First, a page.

The researcher himself is a PC gamer – four hours a week, he says – and appreciates that video gaming as an interest in 1986 was quite a different thing from what it is today. He also reminded that the study itself was not fixated on gaming, but was an analysis of a variety of extra-curricular or cultural activities and the likelihood that those who pursued them ended up in secondary education.
“It’s difficult to say, as we have no data on kids who are growing up now,” said Mark Taylor, the report’s author. He said he’d be “very surprised,” to see this kind of data replicated by modern teenagers. “The picture is completely different nowadays. I wouldn’t like to make that generalisation at all.”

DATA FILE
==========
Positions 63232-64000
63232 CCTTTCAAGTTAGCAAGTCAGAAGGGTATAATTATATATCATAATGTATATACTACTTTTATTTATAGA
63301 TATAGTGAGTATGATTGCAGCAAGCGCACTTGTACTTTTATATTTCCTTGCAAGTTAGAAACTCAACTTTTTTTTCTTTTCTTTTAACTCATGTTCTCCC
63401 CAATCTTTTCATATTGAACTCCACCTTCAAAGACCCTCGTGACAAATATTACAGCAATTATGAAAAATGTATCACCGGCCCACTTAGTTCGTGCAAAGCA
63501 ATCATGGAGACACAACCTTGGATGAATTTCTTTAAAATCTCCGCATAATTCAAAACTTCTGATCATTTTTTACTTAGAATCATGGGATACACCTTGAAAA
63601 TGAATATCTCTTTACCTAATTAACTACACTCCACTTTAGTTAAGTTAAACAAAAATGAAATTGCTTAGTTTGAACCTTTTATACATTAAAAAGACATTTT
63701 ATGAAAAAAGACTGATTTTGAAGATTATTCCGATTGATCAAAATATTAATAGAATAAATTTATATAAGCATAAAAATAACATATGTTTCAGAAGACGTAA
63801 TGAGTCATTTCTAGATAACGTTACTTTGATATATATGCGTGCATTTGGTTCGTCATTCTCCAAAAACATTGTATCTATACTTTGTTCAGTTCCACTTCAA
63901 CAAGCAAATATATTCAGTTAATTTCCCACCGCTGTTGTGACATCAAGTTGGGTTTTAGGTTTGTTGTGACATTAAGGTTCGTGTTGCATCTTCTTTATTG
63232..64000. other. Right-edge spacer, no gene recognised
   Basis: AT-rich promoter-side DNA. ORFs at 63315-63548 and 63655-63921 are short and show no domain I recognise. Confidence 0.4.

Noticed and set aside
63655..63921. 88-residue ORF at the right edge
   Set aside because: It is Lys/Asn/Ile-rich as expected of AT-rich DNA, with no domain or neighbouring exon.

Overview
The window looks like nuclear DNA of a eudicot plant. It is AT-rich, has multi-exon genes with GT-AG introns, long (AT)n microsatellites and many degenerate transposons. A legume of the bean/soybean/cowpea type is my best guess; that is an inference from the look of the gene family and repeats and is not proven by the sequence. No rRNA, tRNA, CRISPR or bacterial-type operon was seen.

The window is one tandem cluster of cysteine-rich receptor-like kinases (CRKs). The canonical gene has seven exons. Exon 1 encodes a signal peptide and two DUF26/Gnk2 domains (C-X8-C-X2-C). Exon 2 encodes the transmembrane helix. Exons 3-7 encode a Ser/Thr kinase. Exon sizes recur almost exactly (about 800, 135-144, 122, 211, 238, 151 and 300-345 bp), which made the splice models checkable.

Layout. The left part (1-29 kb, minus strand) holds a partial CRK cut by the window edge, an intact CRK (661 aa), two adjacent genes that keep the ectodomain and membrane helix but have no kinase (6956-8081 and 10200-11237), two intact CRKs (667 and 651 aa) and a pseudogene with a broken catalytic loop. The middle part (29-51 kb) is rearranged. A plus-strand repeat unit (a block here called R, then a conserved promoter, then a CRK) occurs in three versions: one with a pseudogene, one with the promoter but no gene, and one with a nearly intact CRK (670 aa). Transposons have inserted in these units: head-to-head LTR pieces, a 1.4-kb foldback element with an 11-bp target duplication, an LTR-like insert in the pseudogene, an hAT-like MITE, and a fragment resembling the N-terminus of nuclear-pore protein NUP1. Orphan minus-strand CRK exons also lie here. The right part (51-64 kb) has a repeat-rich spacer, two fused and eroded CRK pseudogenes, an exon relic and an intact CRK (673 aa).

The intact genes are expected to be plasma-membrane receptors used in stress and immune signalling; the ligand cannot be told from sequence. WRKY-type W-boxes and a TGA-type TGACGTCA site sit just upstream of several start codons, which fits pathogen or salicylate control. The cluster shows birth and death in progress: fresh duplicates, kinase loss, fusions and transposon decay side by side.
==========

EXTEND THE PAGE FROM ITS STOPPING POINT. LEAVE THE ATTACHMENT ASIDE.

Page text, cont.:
That said, 1986’s gamers found no hindrance in their careers, whether they went to university or not; the study found them no less likely to find employment in managerial positions by age 33. That, Taylor said, was the study’s major finding. “It doesn’t bear out further on people’s lives.”
The site thinq_, which reported on the study, spoke to Jessica Tams, the managing director of the Casual Games Association. She noted the fact gamers who didn’t go to university were as likely to end up in managerial jobs within their careers. “This might just say more about universities than video games,” she said.